• Michael Bennet
  • Joe Biden
  • Bill de Blasio
  • Michael Bloomberg
  • Cory Booker
  • Sherrod Brown
  • Steve Bullock
  • Pete Buttigieg
  • Bob Casey
  • Julián Castro
  • Andrew Cuomo
  • John Delaney
  • Tulsi Gabbard
  • Eric Garcetti
  • Kirsten Gillibrand
  • Kamala Harris
  • John Hickenlooper
  • Eric Holder
  • Jay Inslee
  • Tim Kaine
  • Jason Kander
  • John Kerry
  • Amy Klobuchar
  • Mitch Landrieu
  • Terry MacAuliffe
  • Jeff Merkley
  • Seth Moulton
  • Chris Murphy
  • Martin O'Malley
  • Beto O'Rourke
  • Richard Ojeda
  • Deval Patrick
  • Bernie Sanders
  • Howard Schultz
  • Tom Steyer
  • Eric Swalwell
  • Elizabeth Warren
  • Marianne Williamson
  • Andrew Yang

I took this list from Seth Masket’s list, and added a couple of people who have been mentioned as running but didn’t make his. A large number of those people have impressive credentials, too. Frankly, it’s a terrific Party.

Tolerabimus quod tolerare debemus,
-Vardibidian.

2 thoughts on “They’ve been running all along

  1. Michael

    This is an interesting difference between lived experience and documented history. As documented history, the people who ran should be the people who filed the appropriate formal papers or got on state ballots for primaries or some other objective measure. As someone who follows political news a lot, I don’t know how tuned-out people feel, but I suspect that hearing that people ran and lost before there was ever an actual election sounds rather like smoky-back-room party-machine anti-democratic shenanigans. But yeah, I don’t see much functional difference between “positioning themselves to run in 2020” and “running.”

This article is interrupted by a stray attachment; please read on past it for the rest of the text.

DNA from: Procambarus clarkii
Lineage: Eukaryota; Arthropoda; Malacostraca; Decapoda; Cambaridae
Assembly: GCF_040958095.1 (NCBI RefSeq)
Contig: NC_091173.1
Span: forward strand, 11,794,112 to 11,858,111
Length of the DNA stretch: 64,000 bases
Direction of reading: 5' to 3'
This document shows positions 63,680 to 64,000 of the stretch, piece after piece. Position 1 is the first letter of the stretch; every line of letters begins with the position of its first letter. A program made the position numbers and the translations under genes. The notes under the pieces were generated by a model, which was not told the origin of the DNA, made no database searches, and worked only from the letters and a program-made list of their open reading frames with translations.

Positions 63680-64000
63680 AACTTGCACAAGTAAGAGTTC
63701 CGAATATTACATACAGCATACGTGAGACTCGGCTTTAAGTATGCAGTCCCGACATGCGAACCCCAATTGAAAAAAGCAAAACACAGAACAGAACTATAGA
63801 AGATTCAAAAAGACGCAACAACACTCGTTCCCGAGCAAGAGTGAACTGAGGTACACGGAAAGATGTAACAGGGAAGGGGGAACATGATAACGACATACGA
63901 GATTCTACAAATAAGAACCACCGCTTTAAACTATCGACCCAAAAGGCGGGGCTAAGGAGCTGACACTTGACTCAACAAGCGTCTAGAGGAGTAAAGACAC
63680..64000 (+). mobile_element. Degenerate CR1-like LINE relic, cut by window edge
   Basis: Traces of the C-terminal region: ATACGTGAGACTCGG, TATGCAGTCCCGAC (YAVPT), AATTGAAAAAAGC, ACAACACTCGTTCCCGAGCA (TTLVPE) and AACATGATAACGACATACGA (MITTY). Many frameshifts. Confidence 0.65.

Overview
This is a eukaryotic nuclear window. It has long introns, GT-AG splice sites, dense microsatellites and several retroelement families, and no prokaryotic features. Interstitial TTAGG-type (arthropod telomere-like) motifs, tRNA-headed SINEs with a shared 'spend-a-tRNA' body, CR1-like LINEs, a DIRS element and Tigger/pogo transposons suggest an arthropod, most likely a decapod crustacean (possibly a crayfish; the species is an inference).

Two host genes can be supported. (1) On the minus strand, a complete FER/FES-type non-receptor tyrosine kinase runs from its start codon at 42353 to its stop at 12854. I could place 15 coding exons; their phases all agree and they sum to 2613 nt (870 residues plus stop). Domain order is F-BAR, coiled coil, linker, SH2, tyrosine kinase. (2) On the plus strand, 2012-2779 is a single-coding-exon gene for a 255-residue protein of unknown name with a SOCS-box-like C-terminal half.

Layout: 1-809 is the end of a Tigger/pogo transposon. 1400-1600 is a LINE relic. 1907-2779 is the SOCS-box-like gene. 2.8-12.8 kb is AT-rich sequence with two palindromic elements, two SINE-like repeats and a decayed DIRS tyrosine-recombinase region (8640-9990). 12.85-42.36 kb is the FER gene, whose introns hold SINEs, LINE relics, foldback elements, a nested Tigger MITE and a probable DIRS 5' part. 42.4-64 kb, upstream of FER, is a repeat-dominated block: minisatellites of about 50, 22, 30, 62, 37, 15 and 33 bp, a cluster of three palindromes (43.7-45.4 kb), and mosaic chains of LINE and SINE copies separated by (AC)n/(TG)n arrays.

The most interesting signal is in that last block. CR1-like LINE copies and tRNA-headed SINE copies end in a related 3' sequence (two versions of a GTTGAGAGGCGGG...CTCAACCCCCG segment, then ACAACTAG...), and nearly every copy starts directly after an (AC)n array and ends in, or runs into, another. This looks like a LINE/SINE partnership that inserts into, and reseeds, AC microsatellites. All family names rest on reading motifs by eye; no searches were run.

Reply
    1. Vardibidian Post author

      The thing about history is that if history shows that, f’r’ex, in 2016 the only Democratic candidates were Hillary Clinton, Martin O’Malley, Lincoln Chafee and Bernie Sanders, then history will miss that Joe Biden ran and lost, that many other Dems were preparing to run in 2013 and 2014 and found that they had no staff, endorsements or network of Party insiders and advocacy groups to collect. That misunderstanding made the ‘smoky-back-room party-machine anti-democratic shenanigans’ take very persuasive, when in fact the candidate who won, did so in a fairly ordinary way.

      And in fact, the great and democratic thing about the Invisible Primary stretch is that you and I can, by joining forces with other like-minded people in organizations, have a real influence on the outcomes, largely in proportion to how much effort we want to put into it and how many people agree with us. Planned Parenthood, or the gun-control PAC, or the criminal-justice-reform-league, or the environmental justice society can really push for policy commitments, and throw around their weight, and we can join those groups very easily! That feels very democratic to me.

      Thanks,
      -V.

      Reply